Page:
- Definition of Cremation
First, we will define what is cremation before we proceed to the meaning of cremation urn. So, what is cremation really is? Cremation is a process or a method of the final disposition of the body. This method is through burning the body until it became ash. These will serve as a funeral instead of the traditional way of burial. In some countries, cremation is an ancient tradition already. While here in the Philippines, it is already a practice of some of our ancestors but just recently legalized.
- Definition of Cremation Urn
An urn is a vase, with a cover, with a typically narrow neck above a rounded body and a footed pedestal. Describing a vessel as an “urn”, as opposed to a vase or other terms. Cremation urns generally reflects its use rather than any particular shape or origin. These vessels are used in burials, called as funerary urns that hold the ashes of grave goods. Vessels that caters or use in serving tea or coffee are often called “tea-urns”. Large outdoor sculpted vases that we see in some of our gardens are still urns.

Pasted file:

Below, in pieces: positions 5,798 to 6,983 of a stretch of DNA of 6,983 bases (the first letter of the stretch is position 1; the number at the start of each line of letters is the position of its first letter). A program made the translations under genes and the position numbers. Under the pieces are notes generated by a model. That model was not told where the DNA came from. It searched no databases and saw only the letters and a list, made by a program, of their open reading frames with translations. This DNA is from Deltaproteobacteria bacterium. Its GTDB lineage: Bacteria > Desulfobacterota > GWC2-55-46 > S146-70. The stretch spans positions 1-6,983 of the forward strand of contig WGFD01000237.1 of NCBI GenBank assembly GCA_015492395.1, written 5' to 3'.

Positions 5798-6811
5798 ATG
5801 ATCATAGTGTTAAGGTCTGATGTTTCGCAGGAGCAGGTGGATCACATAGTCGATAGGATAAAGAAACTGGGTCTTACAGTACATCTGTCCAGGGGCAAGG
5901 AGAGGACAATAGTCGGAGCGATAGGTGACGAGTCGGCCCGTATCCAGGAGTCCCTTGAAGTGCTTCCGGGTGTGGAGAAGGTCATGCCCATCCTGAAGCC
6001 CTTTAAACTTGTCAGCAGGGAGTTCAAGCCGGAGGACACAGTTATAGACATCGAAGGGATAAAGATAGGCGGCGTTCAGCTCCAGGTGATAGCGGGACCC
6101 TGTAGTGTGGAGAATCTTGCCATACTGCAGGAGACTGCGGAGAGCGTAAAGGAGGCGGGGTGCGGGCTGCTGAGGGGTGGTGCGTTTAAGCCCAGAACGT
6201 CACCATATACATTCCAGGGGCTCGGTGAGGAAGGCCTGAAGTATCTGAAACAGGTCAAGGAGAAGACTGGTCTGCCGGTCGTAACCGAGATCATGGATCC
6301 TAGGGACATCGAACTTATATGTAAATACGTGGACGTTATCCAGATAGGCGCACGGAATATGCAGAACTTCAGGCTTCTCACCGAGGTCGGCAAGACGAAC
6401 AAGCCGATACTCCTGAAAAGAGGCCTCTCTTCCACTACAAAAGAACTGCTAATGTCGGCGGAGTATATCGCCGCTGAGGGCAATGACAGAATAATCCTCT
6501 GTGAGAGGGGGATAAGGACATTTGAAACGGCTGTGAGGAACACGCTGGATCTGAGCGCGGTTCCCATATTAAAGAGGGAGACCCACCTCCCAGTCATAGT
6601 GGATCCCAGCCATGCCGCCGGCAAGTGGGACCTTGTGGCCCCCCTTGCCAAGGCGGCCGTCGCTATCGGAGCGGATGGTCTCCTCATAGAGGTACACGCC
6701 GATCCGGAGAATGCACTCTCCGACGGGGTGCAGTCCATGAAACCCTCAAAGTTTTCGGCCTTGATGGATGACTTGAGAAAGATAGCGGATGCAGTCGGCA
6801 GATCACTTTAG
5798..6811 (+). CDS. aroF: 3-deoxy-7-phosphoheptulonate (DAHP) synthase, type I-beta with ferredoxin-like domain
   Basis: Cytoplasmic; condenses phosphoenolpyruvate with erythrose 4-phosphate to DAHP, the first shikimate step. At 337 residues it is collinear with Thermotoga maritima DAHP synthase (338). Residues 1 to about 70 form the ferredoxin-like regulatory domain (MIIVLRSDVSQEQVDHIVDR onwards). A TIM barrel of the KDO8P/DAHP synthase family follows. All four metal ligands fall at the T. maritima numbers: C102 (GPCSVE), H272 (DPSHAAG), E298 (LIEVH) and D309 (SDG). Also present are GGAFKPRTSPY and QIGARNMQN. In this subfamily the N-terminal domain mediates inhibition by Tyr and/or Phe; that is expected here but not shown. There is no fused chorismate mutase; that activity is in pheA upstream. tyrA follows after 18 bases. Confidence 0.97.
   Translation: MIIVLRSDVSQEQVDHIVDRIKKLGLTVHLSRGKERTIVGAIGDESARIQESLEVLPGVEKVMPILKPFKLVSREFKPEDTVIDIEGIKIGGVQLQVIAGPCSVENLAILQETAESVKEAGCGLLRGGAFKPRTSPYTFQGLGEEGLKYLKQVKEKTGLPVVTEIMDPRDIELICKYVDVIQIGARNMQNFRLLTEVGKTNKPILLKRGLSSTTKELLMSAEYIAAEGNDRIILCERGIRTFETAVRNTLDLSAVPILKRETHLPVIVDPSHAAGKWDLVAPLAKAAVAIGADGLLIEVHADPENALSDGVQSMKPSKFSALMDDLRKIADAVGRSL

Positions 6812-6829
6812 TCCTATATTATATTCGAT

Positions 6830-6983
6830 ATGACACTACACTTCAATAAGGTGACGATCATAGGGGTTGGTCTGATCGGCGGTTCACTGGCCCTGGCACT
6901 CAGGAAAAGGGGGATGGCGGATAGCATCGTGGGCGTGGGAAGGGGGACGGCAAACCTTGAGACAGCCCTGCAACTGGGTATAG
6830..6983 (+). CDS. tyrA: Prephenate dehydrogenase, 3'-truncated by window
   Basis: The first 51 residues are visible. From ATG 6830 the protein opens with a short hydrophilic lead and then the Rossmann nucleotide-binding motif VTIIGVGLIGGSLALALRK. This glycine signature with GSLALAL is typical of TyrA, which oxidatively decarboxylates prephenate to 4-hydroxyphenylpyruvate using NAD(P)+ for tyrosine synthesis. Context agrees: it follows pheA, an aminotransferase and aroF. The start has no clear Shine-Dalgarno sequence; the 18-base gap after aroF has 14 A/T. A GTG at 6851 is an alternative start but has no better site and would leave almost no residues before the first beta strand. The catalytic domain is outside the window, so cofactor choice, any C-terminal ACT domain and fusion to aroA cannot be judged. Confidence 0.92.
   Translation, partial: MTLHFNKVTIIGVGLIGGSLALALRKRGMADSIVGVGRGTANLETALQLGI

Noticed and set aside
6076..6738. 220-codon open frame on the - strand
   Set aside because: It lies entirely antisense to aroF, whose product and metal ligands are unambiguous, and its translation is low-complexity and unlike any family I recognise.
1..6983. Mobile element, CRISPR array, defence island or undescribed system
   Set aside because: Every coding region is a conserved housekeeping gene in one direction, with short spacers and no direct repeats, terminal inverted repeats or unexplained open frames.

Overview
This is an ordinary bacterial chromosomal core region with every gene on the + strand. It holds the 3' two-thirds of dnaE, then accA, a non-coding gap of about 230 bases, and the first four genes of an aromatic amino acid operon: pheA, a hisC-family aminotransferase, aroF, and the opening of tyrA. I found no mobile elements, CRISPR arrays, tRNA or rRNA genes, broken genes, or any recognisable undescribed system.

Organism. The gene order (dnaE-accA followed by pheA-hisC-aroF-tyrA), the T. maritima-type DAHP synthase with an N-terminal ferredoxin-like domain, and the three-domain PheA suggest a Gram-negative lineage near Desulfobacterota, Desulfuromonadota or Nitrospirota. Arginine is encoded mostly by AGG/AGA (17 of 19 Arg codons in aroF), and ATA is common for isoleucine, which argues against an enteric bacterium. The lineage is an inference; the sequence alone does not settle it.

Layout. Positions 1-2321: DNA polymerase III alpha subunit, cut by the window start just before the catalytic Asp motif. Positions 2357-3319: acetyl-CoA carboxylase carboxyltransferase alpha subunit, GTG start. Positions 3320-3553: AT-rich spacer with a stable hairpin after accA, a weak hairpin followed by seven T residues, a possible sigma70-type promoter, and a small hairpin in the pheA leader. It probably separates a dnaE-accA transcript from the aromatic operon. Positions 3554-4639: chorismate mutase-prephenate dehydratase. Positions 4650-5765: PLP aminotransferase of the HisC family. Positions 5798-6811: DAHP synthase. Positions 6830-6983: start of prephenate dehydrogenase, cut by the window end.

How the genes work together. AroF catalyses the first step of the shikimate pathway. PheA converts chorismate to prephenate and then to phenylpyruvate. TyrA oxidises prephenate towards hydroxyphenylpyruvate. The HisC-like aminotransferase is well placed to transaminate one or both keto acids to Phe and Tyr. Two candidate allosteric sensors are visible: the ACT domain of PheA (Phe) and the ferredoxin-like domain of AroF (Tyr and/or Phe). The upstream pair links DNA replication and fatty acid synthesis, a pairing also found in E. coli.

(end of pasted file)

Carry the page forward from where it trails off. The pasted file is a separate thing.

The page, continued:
- Cremation as Part of Traditions
Cremation has a longer history than most people expect. It is one of the longest standing processes and memorial traditions in our history. Cremation has long been a controversial topic throughout human history. There are cultures and religions support cremation. Some find it lugubrious and even go as far as to say that it is an inappropriate disposition of the human body.
Some of the civilizations are using cremation urns (funerary urns or burial urns). After death, corpses are cremated or burned, and the ashes are collected and put in an urn. According to different research works carried out in different corners of the world. To study the role of cremation, its existence, and the various cultural and religious practices, they found that cremation urns have a significant role in different cultures. We can trace the history of urns back to thousands of years.
- Finding of Ancient Evidence
The earliest evidence found was dated around 7000BC in China which is Pottery Urns. The burial urns in China are mainly for children and adults. The next evidence is in Europe, around 1300BC – 750BC, a late Bronze Age culture of central Europe. These findings tell us that cremation is not a new story. The use of cremation urns is not a new method of burial but already an ancient one.